MR. PREYRA: Thank you very much. I was at a conference of port authorities about a year ago and one of the authorities was raving about this technology and he suggested, in fact, that we had invented this technology and designed it. Most of them are facing these challenges with the large post-Panamax ships and bridges constructed 50 years ago that were not designed for things that large to pass under them.


Moving on to something else, you had talked about infrastructure priorities - do you have any other strategic priorities? What are your larger strategic priorities for the next five years, particularly as it relates to the priorities of your stakeholders, the people you work with - what are their priorities and how are you identifying and addressing those?


MR. SNIDER: In large part, of course, our focus is this very major project on the Macdonald Bridge. We have to replace the deck, and under normal conditions people would prefer to take a facility and close it down - it’s a lot less expensive and you can shorten the entire timeline on the project by moving ahead more rapidly. But we can’t do that - two bridges in a city of 400,000 people, annual crossings of over 33 million. As it was shown through the peak-period tolling study, the demand is not elastic, it’s inelastic. We have people who need to travel back and forth across that structure each and every day, so our strategic planning is focusing on how we’re going to continue to provide a level of service to our customers, but maintain the bridges and focus on the safety of the people using them.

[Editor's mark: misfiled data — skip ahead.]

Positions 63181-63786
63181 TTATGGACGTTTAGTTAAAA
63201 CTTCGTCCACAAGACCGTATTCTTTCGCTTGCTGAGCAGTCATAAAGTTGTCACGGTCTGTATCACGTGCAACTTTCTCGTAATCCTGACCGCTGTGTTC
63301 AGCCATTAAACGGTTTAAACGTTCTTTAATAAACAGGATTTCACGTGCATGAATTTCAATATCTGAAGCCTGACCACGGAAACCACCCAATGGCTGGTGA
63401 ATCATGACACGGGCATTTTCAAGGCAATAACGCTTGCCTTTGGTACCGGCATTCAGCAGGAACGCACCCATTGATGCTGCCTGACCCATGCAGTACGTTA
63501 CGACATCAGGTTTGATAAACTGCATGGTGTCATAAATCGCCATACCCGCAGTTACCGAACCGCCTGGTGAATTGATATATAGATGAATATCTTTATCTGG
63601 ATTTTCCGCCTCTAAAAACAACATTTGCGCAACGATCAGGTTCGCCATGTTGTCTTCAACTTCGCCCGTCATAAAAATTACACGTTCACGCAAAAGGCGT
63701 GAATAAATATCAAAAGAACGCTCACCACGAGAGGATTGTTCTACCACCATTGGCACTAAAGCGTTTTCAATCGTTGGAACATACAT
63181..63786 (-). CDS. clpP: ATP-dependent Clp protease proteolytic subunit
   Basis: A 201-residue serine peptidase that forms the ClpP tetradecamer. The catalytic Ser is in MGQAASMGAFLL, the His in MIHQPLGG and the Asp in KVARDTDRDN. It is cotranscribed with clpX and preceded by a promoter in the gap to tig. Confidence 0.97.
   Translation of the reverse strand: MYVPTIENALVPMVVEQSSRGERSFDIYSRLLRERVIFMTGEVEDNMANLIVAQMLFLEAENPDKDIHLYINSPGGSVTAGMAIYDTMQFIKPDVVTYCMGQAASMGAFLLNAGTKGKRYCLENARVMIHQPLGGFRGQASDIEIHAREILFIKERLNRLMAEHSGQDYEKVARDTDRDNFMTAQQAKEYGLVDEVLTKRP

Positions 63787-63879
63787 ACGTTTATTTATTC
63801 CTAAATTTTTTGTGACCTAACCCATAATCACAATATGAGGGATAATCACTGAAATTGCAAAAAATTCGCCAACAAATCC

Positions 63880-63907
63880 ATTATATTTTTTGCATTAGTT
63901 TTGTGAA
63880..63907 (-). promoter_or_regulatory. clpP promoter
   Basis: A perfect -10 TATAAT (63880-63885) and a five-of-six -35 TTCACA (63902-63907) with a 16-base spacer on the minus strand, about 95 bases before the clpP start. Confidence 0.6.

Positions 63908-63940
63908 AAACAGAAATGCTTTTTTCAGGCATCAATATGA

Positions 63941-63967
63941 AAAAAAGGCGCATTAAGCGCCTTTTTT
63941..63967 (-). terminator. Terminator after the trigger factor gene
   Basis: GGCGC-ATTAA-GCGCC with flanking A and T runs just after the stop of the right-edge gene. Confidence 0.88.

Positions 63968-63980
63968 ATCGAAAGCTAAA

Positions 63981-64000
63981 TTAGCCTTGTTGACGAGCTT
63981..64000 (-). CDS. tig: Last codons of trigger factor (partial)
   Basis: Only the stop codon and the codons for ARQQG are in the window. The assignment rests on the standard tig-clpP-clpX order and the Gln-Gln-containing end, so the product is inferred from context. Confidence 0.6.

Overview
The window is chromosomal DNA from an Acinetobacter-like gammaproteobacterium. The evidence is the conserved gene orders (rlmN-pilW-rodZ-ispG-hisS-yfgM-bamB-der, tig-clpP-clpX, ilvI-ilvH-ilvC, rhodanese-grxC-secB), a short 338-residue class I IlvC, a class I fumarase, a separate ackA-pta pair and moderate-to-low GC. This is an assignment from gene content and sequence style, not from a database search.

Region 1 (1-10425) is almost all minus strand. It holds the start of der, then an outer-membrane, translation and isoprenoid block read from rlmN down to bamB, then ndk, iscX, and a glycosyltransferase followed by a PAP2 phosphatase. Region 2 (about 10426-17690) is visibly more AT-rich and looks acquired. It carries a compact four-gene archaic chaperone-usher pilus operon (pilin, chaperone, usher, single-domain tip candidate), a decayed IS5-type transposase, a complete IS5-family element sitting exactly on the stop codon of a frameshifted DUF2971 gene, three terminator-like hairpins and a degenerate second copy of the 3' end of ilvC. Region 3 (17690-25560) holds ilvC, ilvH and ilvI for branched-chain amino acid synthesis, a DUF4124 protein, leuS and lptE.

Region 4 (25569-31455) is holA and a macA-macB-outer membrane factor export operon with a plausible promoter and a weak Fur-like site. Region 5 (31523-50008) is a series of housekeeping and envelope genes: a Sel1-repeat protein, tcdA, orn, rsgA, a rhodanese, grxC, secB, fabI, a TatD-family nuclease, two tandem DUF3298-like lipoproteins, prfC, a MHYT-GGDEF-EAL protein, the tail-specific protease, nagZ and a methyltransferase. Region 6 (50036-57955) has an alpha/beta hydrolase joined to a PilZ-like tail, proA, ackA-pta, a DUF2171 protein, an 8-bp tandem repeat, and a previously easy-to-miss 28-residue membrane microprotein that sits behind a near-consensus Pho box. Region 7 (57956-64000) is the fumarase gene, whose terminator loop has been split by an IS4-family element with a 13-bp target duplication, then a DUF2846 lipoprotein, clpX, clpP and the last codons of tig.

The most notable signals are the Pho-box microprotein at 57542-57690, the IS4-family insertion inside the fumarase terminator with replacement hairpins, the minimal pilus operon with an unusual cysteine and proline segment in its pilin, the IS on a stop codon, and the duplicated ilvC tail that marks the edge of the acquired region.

The safe and efficient crossing at an appropriate cost means that strategically we focus on safety. I’m proud to say that about a year ago we hired our very first manager of safety in Halifax Harbour Bridges, that we are dedicated to an injury-free workplace and that we’re making great achievements. But that’s just an extension of safety as part of our long-term strategy. Maintenance of the structures is part of our long-term strategy. Both of those focuses are to ensure that we can provide uninterrupted crossing. As you close a bridge, that means that people are going to have to be diverted to another facility. People who normally use the Macdonald Bridge during that construction period will have to go to the MacKay Bridge. We will have a communications program that will reach out long in advance of this project, and will communicate to people the timing and will develop communications through a series of media, and be communicating with the public.


In the meantime, our current strategy is to focus on the MacKay Bridge to do all of the things that we reasonably can. You may have seen in our business plan that part of our focus is an intensified maintenance program in advance of the Macdonald redecking project. That is to say that we don’t want any other projects to sneak up on us or surprise us or be in a time conflict with our focus on the Macdonald, and that is to get everything done and out of the way and leave ourselves with a one- to two-year window in advance of the Macdonald. Our strategy is to make sure that we’re ready to focus just on the Macdonald Bridge. Our longer-term strategy, of course, is what I’d mentioned earlier about our ongoing analysis of the MacKay Bridge, to identify the timing on that project.